13/05/2016 4:10 PM AEST | Updated 15/07/2016 12:52 PM AEST

Meet Evan Hughes, Running Against Malcolm Turnbull In Wentworth

"Let's call Wentworth a 19 percent marginal."

Fairfax Media
Evan Hughes, running against Malcolm Turnbull in Wentworth

Imagine running as a Labor candidate in a seat that has never elected someone from your party in 115 years. Then imagine your opponent is the Prime Minister, the most popular one in years. Then imagine that candidate is Malcolm Turnbull, the Silver Fox, arguably the most assured and confident politician in the parliament, who has held his seat by crushing margins since assuming the electorate in 2004.

That is the mountain looming before 30-year-old Evan Hughes, the ALP's candidate for Wentworth; but if he's worried, he doesn't show it.

"Let's call Wentworth a 19 percent marginal," he says with a grin, scooping up a forkful of quinoa salad when The Huffington Post Australia catches up with him for lunch in Sydney's Martin Place.

"Even though it's a seat that will take a monumental task to win, I think it's worth putting every available ounce of energy to do it."

Hughes lives at Woollahra, not far from Turnbull's palatial, waterfront Point Piper mansion. He works in the finance sector -- "capital raising for boutique funds managers and offshore funds managers," he says -- and is taking a few days off work each week to door-knock, letterbox drop and generally campaign for the Labor cause in the bluest of blue-ribbon Liberal electorates. A Labor member has never held the Wentworth seat since it was established at Federation in 1901, and Hughes is the latest ALP faithful to put in a showing against Turnbull.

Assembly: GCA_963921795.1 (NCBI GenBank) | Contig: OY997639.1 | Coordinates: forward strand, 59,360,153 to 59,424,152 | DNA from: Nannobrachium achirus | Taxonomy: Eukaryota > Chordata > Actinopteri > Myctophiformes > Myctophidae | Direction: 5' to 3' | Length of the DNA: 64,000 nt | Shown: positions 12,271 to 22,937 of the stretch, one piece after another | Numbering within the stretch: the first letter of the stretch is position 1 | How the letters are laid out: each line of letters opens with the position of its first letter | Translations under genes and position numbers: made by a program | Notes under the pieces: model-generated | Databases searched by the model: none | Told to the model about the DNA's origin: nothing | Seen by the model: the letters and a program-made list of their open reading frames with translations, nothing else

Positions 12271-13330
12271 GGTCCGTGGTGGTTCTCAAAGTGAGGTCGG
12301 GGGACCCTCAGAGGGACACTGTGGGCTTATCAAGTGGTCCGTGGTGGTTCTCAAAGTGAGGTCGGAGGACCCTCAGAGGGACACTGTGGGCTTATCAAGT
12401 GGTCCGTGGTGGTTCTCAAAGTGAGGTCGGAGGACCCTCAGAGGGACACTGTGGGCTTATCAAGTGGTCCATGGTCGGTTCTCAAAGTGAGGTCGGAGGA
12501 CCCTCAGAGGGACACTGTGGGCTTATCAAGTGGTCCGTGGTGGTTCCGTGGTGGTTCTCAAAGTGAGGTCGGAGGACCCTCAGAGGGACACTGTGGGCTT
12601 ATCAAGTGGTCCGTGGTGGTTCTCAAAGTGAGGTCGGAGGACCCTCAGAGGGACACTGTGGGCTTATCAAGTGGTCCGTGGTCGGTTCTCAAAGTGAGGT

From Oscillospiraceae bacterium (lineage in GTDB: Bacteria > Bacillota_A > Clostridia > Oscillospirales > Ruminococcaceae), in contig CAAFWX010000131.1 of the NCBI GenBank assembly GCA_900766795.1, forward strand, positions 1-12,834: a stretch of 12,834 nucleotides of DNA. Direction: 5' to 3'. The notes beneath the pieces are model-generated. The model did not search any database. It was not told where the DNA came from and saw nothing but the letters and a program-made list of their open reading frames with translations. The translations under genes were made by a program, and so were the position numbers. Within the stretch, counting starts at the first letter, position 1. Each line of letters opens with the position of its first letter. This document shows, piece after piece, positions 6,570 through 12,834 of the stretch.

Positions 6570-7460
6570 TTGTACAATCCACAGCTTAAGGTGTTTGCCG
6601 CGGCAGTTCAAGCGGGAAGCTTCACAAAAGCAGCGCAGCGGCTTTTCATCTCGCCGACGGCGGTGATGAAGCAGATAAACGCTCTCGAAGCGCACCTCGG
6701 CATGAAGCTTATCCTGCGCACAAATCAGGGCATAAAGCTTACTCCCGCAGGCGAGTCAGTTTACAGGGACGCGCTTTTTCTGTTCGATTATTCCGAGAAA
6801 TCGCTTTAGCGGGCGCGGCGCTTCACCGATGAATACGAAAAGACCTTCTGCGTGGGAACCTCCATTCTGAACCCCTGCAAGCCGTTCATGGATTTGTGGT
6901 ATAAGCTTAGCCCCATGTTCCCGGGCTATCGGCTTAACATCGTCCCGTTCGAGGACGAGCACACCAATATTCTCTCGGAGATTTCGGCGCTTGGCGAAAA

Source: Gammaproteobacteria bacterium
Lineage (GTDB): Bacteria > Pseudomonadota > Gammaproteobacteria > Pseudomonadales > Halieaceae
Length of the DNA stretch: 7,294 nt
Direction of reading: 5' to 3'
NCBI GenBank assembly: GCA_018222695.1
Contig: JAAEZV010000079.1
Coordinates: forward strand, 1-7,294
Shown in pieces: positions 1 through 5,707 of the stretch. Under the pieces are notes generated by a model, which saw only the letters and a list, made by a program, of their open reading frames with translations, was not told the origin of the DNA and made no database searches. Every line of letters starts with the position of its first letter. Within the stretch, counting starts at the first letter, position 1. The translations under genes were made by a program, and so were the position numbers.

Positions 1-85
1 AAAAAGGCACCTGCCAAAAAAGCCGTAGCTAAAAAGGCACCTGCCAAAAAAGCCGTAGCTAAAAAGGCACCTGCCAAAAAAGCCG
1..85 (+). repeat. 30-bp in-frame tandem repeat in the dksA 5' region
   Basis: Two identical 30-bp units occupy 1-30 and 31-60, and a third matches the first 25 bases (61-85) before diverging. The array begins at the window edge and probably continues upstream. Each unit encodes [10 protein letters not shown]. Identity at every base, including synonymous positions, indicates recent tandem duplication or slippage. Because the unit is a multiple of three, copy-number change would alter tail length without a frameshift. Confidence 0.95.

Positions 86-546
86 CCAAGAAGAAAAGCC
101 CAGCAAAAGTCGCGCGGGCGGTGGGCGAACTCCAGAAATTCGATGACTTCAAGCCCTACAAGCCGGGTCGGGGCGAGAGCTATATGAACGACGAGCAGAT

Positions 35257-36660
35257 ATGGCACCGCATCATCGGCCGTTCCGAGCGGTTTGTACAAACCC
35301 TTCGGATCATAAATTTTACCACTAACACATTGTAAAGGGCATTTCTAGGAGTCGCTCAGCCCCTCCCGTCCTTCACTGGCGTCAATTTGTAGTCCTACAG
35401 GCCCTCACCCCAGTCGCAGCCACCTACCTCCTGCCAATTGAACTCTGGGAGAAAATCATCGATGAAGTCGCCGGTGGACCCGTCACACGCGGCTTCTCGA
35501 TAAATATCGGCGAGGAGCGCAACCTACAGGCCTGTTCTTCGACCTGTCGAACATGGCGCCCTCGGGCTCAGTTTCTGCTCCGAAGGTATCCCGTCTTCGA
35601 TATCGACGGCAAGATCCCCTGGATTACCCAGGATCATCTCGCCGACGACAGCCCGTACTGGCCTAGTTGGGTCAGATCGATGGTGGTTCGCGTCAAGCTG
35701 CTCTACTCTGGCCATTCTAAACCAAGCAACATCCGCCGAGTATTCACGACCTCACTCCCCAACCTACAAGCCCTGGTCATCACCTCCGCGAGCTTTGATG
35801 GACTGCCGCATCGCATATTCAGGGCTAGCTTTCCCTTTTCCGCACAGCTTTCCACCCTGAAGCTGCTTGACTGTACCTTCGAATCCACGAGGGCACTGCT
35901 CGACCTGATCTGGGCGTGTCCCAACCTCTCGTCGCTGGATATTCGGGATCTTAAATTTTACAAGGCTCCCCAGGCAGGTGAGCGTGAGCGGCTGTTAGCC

But while he is mounting a valiant attempt to bring down a sitting PM and emulate ABC journalist Maxine McKew -- who stole John Howard's Bennelong seat at the 2007 election -- Hughes is respectful, reverential even, of Turnbull and references him often during our lunch.

"Everyone makes the joke that Malcolm Turnbull used to run around Sydney Grammar at 15 and 16 telling everyone he was going to be Prime Minister. I'm sure you could find my Cranebrook mates who would say the same about me," he said.

"I've been interested in politics since then. I was very pro-republic when I was 14, and Malcolm Turnbull's part in that was very important."

Hughes comes from a prominent art-dealing family; his father Ray was a well-known gallery owner in Brisbane and Sydney, and Evan studied art history at Cambridge University. After closing the Ray Hughes Gallery in Surry Hills in 2015, Evan began devoting his waking hours to the Wentworth campaign, and mounting a fight against a man who won the seat in 2013 with 67 percent of the two-party vote.

"You ignore who the person you're up against is, when you believe in what you're doing strongly enough," Hughes said.

"I believe very strongly in good schools for my two boys, I believe very strongly in the best possible allocation of federal finances to schools and hospitals. I don't do it to fight the man, I do it to fight for the cause. That sounds a bit naff, but when you've got little kids, everything gets put into perspective."

Hughes talks about what he calls the "old Malcolm" and the "new Malcolm" -- the "old Malcolm" who famously supported action on climate change and crossed the floor to controversially vote with Labor to institute an emissions trading scheme, who supported marriage equality and other more socially progressive causes, versus the "new Malcolm" who has railed against Labor commitments to reinstitute an ETS if they win the July election, and who has committed to a plebiscite on marriage equality while refusing to scold conservative Coalition colleagues critical of LGBTI issues. He has even made 'I Miss Malcolm' one of his campaign slogans.